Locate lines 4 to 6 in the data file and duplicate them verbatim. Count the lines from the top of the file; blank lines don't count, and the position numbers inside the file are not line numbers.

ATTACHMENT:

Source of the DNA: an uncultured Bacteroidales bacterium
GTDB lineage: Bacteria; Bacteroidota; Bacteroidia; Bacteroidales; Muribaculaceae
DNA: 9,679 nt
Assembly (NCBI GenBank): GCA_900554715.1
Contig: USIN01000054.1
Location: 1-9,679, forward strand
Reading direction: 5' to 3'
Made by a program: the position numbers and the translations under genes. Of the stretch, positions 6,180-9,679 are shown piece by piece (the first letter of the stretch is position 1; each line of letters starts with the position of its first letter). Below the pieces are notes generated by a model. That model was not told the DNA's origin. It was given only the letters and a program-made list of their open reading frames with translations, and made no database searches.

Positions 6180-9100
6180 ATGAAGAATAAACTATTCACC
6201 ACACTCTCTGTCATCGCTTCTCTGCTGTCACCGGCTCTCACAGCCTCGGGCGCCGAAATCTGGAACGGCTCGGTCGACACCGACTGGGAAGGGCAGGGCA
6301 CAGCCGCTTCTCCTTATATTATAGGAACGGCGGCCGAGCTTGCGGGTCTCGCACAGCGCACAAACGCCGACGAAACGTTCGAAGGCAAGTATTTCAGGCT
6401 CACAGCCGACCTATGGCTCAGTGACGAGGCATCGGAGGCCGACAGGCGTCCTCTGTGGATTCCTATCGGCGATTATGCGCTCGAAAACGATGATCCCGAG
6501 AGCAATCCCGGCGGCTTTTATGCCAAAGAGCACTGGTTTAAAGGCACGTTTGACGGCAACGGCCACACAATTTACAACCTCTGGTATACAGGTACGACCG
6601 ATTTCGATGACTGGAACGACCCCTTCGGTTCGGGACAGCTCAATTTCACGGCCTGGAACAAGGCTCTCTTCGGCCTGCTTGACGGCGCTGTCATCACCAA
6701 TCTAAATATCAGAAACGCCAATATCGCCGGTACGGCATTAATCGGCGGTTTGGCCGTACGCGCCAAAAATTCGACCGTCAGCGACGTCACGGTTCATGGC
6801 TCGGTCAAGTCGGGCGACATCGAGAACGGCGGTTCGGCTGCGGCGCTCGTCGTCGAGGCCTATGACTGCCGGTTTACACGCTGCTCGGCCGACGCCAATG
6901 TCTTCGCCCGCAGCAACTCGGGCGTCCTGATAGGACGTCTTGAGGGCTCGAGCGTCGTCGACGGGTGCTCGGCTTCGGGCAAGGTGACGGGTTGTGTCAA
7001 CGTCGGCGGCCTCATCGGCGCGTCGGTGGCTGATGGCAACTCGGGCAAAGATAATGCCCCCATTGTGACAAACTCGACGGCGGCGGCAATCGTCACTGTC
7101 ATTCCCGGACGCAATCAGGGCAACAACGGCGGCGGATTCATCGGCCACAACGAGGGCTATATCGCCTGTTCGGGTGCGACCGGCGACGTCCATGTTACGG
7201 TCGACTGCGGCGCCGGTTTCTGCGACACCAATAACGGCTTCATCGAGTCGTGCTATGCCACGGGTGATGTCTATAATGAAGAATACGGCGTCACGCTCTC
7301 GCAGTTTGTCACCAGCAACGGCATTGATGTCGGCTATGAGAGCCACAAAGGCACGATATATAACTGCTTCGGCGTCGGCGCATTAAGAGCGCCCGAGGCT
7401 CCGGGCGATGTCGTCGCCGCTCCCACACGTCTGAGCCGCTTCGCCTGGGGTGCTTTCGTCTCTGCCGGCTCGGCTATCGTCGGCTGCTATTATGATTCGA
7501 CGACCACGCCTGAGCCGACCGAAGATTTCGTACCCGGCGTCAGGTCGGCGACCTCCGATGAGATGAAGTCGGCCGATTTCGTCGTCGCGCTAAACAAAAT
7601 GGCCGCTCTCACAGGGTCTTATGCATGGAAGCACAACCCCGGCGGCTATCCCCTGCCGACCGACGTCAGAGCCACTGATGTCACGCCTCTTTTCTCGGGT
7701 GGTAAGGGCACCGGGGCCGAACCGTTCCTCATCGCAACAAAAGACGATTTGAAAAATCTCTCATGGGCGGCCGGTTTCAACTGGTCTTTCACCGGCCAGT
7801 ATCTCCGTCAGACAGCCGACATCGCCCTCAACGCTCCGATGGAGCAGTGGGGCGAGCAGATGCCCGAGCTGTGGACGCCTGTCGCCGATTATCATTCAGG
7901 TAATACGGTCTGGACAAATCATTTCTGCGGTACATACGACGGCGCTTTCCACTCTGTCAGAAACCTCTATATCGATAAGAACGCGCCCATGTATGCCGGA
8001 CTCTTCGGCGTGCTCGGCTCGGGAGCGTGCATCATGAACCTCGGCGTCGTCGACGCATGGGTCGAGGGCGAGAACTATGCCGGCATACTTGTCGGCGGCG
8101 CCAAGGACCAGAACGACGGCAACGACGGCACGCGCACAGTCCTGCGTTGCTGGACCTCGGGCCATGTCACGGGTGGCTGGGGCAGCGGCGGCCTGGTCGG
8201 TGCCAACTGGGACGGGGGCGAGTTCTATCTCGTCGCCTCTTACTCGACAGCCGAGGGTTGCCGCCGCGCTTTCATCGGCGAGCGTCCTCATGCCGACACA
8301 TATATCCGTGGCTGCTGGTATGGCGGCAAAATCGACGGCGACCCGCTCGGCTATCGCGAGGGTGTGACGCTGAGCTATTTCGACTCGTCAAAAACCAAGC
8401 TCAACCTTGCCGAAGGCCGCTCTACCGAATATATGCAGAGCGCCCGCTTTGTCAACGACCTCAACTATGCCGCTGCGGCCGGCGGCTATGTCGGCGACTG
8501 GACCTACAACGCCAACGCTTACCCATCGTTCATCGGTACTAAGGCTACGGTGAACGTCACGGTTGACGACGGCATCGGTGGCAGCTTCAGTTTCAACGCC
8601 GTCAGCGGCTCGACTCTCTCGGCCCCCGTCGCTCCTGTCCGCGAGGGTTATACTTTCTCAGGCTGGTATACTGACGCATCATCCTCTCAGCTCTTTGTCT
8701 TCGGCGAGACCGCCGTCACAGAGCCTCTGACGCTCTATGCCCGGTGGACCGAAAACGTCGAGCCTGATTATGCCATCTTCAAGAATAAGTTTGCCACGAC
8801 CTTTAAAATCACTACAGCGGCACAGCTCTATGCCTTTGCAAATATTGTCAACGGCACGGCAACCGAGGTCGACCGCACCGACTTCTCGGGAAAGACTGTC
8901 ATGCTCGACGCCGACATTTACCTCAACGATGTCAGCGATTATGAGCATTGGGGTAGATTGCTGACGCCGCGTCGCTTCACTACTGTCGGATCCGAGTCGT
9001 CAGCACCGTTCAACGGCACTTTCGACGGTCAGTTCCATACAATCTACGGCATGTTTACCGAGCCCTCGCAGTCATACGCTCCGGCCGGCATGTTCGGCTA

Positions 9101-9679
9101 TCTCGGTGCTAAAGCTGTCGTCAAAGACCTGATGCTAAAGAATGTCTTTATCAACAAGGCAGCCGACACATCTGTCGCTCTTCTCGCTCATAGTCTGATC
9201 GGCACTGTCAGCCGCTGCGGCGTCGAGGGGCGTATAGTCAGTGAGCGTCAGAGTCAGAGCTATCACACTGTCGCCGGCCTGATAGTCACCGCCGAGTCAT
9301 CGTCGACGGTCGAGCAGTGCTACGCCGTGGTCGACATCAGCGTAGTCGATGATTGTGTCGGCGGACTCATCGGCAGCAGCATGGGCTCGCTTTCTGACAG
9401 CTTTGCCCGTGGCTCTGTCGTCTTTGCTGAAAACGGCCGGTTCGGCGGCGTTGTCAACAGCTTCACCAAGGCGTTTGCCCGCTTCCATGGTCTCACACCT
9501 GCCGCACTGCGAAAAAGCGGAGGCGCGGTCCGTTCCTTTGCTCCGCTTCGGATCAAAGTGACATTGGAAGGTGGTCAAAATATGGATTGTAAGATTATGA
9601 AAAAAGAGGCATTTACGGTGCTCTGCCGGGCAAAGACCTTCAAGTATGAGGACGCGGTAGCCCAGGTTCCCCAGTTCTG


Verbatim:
Assembly (NCBI GenBank): GCA_900554715.1
Contig: USIN01000054.1
Location: 1-9,679, forward strand